- Half the Energy Per Operation
- Improved Branch Prediction
- Better Instruction Pre-Fetching
- Re-Optimized Instruction Cache
- Larger Op Cache
- Increased Dispatch / Retire Bandwidth
- Maintaining High Throughput for All Modes
Zen 2 also includes stronger hardware-level enhancements when it comes to security. This further solidifies AMD CPUs against enhanced Spectre variants and these mitigations will be adopted fully by Zen 2. When it comes to Zen, AMD already had strong software level support when it came to security and they have further enhanced it through low-level software mitigations.
AMD CPU Roadmap (2018-2020)
|Ryzen Family||Ryzen 1000 Series||Ryzen 2000 Series||Ryzen 3000 Series||Ryzen 4000 Series||Ryzen 5000 Series|
|Architecture||Zen (1)||Zen (1) / Zen+||Zen (2) / Zen+||Zen (3)||Zen (4)|
|Process Node||14nm||14nm / 12nm||7nm||7nm+||5nm?|
|High End Server (SP3)||EPYC 'Naples'||EPYC 'Naples'||EPYC 'Rome'||EPYC 'Milan'||EPYC 'Genoa'|
|Max Server Cores / Threads||32/64||32/64||64/128||TBD||TBD|
|High End Desktop (TR4)||Ryzen Threadripper 1000 Series||Ryzen Threadripper 2000 Series||Ryzen Threadripper 3000 Series (Castle Peak)||Ryzen Threadripper 4000 Series (Genesis Peak)||Ryzen Threadripper 5000 Series|
|Max HEDT Cores / Threads||16/32||32/64||64/128||64/128?||TBD|
|Mainstream Desktop (AM4)||Ryzen 1000 Series (Summit Ridge)||Ryzen 2000 Series (Pinnacle Ridge)||Ryzen 3000 Series (Matisse)||Ryzen 4000 Series (Vermeer)||Ryzen 5000 Series|
|Max Mainstream Cores / Threads||8/16||8/16||16/32||TBD||TBD|
|Budget APU (AM4)||N/A||Ryzen 2000 Series (Raven Ridge)||Ryzen 3000 Series (Picasso 14nm Zen+)||Ryzen 4000 Series (Renior)||Ryzen 5000 Series|
AMD's Next-Gen X570 Chipset – First Mainstream Platform To Support PCIe Gen 4, Feature-Rich and Ready For Ryzen 3000 CPUs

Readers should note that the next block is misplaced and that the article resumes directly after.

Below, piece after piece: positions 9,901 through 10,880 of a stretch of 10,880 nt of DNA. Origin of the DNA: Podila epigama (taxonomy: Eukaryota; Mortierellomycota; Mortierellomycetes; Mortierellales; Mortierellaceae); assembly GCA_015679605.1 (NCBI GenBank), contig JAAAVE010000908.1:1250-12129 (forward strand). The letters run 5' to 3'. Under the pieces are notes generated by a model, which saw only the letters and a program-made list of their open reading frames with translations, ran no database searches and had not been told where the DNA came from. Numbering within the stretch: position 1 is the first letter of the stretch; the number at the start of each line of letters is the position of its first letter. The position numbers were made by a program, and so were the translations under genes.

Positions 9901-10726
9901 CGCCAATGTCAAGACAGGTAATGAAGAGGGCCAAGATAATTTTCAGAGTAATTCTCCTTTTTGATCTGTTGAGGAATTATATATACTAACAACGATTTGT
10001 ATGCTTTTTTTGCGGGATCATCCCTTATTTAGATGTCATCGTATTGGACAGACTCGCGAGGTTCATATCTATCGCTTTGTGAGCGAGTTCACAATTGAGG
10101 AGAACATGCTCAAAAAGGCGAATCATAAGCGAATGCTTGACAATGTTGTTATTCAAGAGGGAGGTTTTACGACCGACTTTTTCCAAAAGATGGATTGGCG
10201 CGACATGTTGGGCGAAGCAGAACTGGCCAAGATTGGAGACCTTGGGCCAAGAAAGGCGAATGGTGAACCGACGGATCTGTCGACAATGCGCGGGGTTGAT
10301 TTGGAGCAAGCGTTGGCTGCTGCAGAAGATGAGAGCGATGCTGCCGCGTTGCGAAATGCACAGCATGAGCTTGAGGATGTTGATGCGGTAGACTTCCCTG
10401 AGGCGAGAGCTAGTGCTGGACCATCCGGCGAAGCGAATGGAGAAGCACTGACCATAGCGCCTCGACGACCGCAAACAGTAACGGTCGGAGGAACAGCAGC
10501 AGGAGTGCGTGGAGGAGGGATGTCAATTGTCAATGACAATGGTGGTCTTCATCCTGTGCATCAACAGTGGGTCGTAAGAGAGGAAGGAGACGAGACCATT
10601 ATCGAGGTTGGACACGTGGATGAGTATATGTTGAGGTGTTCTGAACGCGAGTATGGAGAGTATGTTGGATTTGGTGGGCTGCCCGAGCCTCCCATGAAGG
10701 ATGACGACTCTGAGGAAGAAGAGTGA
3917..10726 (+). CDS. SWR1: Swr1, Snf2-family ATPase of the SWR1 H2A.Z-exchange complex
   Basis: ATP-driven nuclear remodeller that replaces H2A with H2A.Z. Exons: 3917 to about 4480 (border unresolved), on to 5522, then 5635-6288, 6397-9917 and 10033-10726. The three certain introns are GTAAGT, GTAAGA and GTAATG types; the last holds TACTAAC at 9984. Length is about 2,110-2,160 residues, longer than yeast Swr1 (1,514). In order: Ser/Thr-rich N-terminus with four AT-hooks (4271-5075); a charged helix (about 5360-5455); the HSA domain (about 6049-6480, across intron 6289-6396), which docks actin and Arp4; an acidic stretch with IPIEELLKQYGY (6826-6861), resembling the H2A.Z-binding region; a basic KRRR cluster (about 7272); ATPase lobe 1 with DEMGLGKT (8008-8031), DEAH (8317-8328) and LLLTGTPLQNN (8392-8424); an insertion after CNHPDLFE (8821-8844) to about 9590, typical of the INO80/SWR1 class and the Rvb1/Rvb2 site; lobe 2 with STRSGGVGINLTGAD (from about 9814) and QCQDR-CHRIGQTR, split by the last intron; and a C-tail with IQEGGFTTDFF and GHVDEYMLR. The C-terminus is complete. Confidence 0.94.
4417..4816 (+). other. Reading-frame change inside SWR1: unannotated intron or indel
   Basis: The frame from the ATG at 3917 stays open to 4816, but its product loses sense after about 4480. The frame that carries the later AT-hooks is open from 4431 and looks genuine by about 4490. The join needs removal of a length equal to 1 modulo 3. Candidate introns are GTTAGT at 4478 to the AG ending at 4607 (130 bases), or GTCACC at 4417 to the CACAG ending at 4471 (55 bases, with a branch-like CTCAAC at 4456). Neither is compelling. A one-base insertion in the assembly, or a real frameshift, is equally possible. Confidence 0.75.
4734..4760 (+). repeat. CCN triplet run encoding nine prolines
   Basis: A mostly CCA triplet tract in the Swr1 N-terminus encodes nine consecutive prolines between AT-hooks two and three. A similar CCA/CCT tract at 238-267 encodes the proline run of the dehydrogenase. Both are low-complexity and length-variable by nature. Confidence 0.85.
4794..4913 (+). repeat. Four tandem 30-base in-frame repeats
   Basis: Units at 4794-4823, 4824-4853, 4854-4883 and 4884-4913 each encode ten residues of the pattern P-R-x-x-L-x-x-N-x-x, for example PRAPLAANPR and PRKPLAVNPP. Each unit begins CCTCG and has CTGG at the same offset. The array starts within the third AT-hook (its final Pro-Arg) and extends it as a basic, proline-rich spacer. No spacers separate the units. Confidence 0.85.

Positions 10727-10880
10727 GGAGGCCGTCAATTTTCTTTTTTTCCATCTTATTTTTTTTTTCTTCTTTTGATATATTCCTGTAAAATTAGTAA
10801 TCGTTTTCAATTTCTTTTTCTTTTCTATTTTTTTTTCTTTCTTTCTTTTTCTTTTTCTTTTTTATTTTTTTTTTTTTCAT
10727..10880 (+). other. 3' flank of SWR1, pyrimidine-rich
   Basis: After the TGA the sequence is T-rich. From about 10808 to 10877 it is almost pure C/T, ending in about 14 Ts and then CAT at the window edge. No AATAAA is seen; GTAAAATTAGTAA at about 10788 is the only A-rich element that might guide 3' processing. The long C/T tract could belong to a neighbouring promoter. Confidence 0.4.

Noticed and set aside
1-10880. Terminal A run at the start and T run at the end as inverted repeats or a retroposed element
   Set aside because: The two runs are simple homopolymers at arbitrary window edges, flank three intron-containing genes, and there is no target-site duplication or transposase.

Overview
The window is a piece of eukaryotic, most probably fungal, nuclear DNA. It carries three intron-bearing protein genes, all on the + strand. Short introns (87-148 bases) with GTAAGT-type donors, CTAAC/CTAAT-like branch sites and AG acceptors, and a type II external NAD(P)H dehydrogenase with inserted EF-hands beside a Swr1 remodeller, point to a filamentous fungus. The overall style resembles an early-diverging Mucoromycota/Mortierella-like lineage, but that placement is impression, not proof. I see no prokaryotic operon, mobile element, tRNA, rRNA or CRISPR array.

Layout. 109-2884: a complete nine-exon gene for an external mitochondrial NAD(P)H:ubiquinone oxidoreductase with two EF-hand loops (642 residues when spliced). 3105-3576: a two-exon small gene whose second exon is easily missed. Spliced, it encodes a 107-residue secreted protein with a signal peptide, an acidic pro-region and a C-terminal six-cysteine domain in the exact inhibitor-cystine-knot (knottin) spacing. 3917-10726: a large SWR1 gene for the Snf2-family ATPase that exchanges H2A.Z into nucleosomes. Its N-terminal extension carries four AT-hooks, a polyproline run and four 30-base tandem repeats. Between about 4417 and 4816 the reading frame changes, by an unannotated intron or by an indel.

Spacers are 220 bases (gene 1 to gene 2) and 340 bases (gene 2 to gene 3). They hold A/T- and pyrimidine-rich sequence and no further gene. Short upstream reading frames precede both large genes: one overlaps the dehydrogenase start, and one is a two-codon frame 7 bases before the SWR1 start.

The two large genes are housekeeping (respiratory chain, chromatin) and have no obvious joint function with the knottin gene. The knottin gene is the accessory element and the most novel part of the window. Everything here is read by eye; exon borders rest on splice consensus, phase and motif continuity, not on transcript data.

As we saw with X470, there were a few features for the Ryzen 2000 series processors which were only supported by new motherboards such as Precision Boost Overdrive and XFR 2.0. There’s no doubt that AMD’s Zen 2 based Ryzen mainstream processor family would come with new features but the main highlight would be support for PCIe Gen4. The X570 platform will be an all PCIe Gen4 solution, which means this would most probably be the first consumer platform to feature support for the new PCIe standard.
That, however, doesn’t mean that AMD Ryzen 3000 series would only be compatible on X570 boards since just like last time, the new CPUs will be backward compatible with X470 & X370 boards too. Following are links to the respective motherboard manufacturers BIOS release for existing motherboards to support 3rd Gen AMD Ryzen CPUs:
- ASRock AM4 (3rd Gen Ryzen) BIOS Support Link
- Gigabyte AM4 (3rd Gen Ryzen) BIOS Support Link
- ASUS AM4 (3rd Gen Ryzen) BIOS Support Link
- MSI AM4 (3rd Gen Ryzen) BIOS Support Link
- BIOSTAR AM4 (3rd Gen Ryzen) BIOS Support Link
They certainly won’t display the same feature set that will be available on the newly launched X570 lineup but will feature fully stable functionality for users who just want to drop in a new CPU and continue using their PCs without the hassle of upgrading the motherboard and everything from scratch. Expect more to hear at Computex 2019 which commences on 27th May 2019.